`Another way for people to amuse themselves without staying in Pragus is by visiting their family cottages. Many inhabitants of big cities have small cottages within a 20-minutes reach of their homes; a tradition of communist times when people had no possibility to travel abroad. Whenever the city gets too crowded, or whenever they feel like doing some gardening, they will escape the city for a few days and leave it to the tourists. That is why there are so many traffic jams on Friday afternoon. Most of them are caused by people trying to reach the surrounding countryside.`
Daniel has mixed feelings about mass tourism in Prague. `In a way, it has become normal for me and sometimes it`s even pleasant to see so many people from so many different places. Tourism confirms that Prague is a beautiful city and whenever I have friends from other countries stay over, I actually enjoy mixing in with the crowds. On other occasions, I can get annoyed by how busy it sometimes gets and how tourists seem to have taken over. Still, I do find time to see the beauty of Prague on quieter moments: in wintertime when tourists find it too cold to stay outside for a long time, or sometimes in the early evenings when the streets can be relatively quiet as well.`
Daniel tells me about a recent trend among Italians that make them very unpopular in Prague. `Small groups of Italians enter souvenir shops to steal merchandise. There have been many reports of such incidents in the media over recent months. The English are also annoying. They shout a lot but they are usually quite harmless.`
Marcela (30) is originally from Bratislava but has lived in Prague for the last 10 years. `Tourists like Prague because it`s not too big and not too small. And more importantly, it`s an `architectural jewel`. Unfortunately, it also attracts a lot of people who us locals would have wanted to stay away. I personally dislike the way Italian people are noisy. Especially when they are on the subway. As if they have never in their entire lives seen a subway before. I actually like the people from far Asia. They are quiet, harmless and they behave well. Quite a big change from the English coming to Prague for their stag parties. Those just drink and keep others awake during the night because of their love for screaming, you wouldn`t see Japanese people do the same.`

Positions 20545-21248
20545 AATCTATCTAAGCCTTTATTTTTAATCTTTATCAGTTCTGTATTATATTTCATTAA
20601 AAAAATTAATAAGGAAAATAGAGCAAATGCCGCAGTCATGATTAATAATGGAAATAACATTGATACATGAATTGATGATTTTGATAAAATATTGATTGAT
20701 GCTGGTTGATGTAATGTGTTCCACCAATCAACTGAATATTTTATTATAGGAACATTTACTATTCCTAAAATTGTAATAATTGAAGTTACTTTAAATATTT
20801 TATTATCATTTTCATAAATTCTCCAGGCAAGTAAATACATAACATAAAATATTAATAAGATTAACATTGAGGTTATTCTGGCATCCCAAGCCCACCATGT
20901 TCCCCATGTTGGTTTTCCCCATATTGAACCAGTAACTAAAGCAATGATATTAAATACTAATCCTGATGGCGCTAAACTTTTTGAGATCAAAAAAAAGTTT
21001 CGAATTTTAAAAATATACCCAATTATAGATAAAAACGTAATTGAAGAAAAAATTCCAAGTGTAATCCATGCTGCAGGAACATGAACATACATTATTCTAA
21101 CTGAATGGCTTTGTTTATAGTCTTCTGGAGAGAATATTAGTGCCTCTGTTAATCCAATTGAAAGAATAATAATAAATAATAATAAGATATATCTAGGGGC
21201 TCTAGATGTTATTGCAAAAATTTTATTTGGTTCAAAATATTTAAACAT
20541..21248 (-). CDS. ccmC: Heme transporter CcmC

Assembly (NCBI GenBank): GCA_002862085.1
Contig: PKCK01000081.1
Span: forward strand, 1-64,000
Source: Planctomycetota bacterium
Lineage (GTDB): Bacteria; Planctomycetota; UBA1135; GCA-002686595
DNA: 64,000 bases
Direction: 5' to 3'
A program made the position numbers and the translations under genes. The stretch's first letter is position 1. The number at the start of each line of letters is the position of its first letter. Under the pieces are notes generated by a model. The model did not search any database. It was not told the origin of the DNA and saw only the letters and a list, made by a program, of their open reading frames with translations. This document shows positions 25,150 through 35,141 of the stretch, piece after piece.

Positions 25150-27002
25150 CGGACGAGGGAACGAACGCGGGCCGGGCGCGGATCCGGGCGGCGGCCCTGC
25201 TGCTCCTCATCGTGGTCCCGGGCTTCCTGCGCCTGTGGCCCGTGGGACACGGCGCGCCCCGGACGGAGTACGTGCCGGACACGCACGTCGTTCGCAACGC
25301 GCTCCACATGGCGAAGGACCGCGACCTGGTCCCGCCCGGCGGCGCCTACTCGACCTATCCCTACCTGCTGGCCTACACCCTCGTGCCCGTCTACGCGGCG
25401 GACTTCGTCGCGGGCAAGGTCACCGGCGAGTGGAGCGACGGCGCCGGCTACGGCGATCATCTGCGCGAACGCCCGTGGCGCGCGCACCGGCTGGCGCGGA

Barbara (19, photo) thinks that the English boys are alright, `because they are cute. `Maybe they are drunk most of the time, but so are Czechs so what`s the difference? ` Barbara is more concerned about the Italian boys `because they are ugly and want to have sex with everybody`. Barbara doesn`t like the many Swedish tourists and she particularly dislikes German tourists. `The walk with their noses up, as if they are the best in the world. Apart from that, they also smell bad. It`s always easy to recognise them. Tourists in general are quite annoying. They make everything go slow. The advantage is that they pay tips in bars and restaurants. Maybe they think it will get them better service or something, but obviously it doesn`t.`
Frank (35) is renting out apartments to tourists. He points out that Prague is benefiting a lot from tourism. `Many people depend on tourism through their jobs in the hospitality branch. Also for me, it`s business so I can`t be annoyed about it. Contrary to some other people, I don`t feel like tourists are spoiling the city. Wherever you go, you will find good people and bad people. Stag parties to me mean risky business, in payment terms as well as in the way people leave the apartments when they leave. Fortunately, the Czech crown is getting stronger. The rising costs of staying in Prague or getting to Prague may also help. It will drive the worst tourists to go for destinations further East, like the Baltics. We now get a lot of working class Englishmen staying over. They have more money to spend than middle class Czech people, but it`s obvious that their behaviour is less civilised than that. But they too contribute to Prague being a flourishing city with unemployment rates that are ten times lower than in some other cities in the Czech Republic.`
Jan (25) has another reason for not judging tourists. `When I leave Prague on holiday, I myself become a tourist too, so how can I blame anything on the ones who come to Prague?
photo | Link
to this article